After a harsh winter where many more or less fragile plants had to face the snow and did not hold up, it’s time to get into gardening and replant beautiful things to green up his exterior. The problem is that gardens face many hazards that weaken those vegetable garden plantings. Cold weather, birds, weeds… can harm fruits and vegetables and other shrubs. Fortunately, newspaper can be very useful to avoid these worries. And the gardener can find uses for it for many other things! Indeed, it is not recycled in a useful way that crumpled into a ball to make the windows! Here are 9 ways to use newspaper in the green spaces of your beloved garden.
1) Newspaper to conserve moisture in the garden
It is possible to cut newspaper to a size suitable for a pot for containers to prevent the loss of moisture too quickly inside by protecting the surface of the soil. It is a kind of mulch instead of wood chips, straw and other branches. You can put three layers to avoid the formation of weeds by letting oxygen and irrigation pass. You can also line a porous pot (e.g. terracotta) to retain moisture, especially in the warmer months of the year. Fold the top of the paper over the soil. You can then hide the paper with decorative moss or mulch. This can also protect your seeds from birds, unwanted slugs, and the cold in the early stages while making them germinate faster in the planters.
2) Newspaper pots for seedlings
For anything from seedlings to seedlings, it can be interesting to create a small makeshift pot out of newspaper. This can be achieved by simple folding, but it is also possible to soak strips of newspaper in water for a full day (one part paper, two parts water) and beat it with a mixer. Remove the excess water and form your future pot in a plastic container before letting it dry for three days.
3) In the compost pile
Compost mucky and smelly? Fix that by making a “Compost Burrito” each time you have something to add to your compost pail. Wrap your vegetable peelings in newspaper and fold like a burrito to add the fiber and dry material your compost pile needs to function properly! (Also keeps your compost pail cleaner)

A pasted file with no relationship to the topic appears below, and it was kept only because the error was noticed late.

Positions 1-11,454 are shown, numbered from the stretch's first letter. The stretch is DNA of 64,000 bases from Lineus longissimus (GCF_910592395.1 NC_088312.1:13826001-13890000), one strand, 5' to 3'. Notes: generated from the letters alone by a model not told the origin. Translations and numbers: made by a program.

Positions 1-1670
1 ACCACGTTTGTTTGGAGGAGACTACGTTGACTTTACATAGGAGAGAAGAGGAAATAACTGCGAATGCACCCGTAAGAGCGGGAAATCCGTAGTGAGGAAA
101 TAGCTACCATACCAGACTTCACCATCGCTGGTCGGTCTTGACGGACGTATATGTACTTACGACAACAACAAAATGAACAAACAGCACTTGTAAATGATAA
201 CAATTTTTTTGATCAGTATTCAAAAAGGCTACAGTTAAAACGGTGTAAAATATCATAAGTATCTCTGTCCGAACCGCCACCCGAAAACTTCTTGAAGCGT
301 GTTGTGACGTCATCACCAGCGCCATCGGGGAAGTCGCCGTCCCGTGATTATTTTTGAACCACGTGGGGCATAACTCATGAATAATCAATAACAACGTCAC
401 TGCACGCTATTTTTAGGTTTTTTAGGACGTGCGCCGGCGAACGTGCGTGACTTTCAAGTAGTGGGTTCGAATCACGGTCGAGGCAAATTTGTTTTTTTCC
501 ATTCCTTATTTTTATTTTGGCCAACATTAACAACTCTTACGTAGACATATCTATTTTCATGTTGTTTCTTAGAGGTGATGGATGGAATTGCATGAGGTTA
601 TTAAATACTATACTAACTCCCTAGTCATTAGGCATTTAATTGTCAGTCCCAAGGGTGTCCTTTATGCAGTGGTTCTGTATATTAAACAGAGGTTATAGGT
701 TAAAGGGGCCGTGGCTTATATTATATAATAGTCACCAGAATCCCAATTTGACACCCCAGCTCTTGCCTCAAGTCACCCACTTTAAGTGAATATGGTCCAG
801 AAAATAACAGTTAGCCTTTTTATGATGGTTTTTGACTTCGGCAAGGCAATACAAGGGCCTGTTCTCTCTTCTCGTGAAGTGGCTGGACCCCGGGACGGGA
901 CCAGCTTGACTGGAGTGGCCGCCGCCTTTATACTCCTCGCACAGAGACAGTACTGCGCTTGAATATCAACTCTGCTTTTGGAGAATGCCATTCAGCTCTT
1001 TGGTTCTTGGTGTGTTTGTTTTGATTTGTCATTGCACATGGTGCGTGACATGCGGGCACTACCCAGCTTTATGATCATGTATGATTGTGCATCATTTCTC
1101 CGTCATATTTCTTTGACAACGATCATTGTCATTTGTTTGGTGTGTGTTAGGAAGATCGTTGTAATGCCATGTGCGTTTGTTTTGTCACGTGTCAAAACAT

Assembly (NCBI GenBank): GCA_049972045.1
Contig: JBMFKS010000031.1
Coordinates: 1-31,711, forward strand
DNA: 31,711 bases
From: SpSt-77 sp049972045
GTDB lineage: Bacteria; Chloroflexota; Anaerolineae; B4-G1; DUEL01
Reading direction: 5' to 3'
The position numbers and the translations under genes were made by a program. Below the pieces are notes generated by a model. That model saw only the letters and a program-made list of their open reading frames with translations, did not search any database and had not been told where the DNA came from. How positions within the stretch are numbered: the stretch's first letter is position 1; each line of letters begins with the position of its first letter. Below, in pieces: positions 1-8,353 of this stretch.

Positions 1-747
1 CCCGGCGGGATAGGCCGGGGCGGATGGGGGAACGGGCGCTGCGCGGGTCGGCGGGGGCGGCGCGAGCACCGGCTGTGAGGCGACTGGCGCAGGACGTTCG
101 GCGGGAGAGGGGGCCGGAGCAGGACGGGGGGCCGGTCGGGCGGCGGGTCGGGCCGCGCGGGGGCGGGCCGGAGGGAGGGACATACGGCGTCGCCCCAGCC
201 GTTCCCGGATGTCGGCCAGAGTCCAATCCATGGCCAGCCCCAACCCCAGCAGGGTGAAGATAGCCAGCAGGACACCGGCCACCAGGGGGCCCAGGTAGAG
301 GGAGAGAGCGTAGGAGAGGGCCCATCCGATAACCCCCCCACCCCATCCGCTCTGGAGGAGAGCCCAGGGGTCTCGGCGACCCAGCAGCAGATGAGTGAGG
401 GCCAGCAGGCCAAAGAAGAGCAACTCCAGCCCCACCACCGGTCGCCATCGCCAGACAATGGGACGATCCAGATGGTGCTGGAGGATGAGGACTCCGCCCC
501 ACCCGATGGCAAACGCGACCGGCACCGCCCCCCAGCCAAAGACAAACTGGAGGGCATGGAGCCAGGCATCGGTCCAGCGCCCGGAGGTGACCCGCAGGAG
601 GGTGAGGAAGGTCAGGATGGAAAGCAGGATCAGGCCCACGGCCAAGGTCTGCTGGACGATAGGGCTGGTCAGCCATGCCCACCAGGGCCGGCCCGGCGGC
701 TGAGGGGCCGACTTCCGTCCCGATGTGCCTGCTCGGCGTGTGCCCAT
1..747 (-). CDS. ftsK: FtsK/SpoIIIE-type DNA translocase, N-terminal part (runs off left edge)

With heat, compost can release strong ammonia odors due to excess nitrogen and the many food wastes that are strong in odor. Adding newspaper will add carbon to the compost to sweeten the compost. Put it on the ground, run the mower over it and keep the grass clippings-newspaper mixture in a bag. When adding food waste to your compost, you can also wrap it in newspaper directly.
4) In your vermicompost
Shred the paper in a shredder. Add a little water to make it as moist as a wrung-out sponge. The earthworms will feed on it along with nutrient-rich food waste. Feel free to add more regularly to the composter.
5) To kill weeds
To prevent invasive plants from taking over your garden, water your garden deeply and cover with newspaper the areas where there are weeds and empty spaces between your plants (prevention). Water and cover with mulch. Weeds will not take hold and the soil will be richer. It can also be smart to use a few centimeters of wet shredded newspaper in a lasagna garden (i.e. with a multi-layered soil), especially as a layer underneath, as it will act as a mattress that will smother the weeds and prevent them from growing. There is no need to make too many layers that would interfere with water circulation.
6) Newspaper for frost protection in the garden
If you are using cold layers, you may find that they are not enough to protect against low temperatures. You can then use newspaper to further insulate the structure.
7) To keep bulbs tender
Instead of using peat moss to wrap your bulbs, recycle your newspaper for this purpose by not wrapping it too tightly and putting it in a cool, dry place. Your gladiolus and other dahlias will appreciate this solution. You can also individually wrap vegetables picked from your garden… they keep better if they don’t touch each other!
8) A trap for pests
Video capture from the Podgardening YouTube channel
Wet newspaper is very attractive to all the nocturnal pests that will love to hide underneath during the day. At dusk, lay this in garden corners (you can put a small pot on top to keep it from flying away) and collect it in the morning… the little critters will all have clung to it.
9) You can also wipe your garden tools with it after use to prevent them from rusting due to moisture and dirt.
Should you worry about using newspaper in the garden? Is it safe?
There are concerns about the chemicals potentially present in the inks used to print, but most often soybean oil-based inks are used. Since 2001, toxic inks are no longer used in the European community, so even on glossy advertising pages, there should be no concern. In addition, you are recycling and that is good for the planet! However, if this bothers you, there are many ways to recycle old newspapers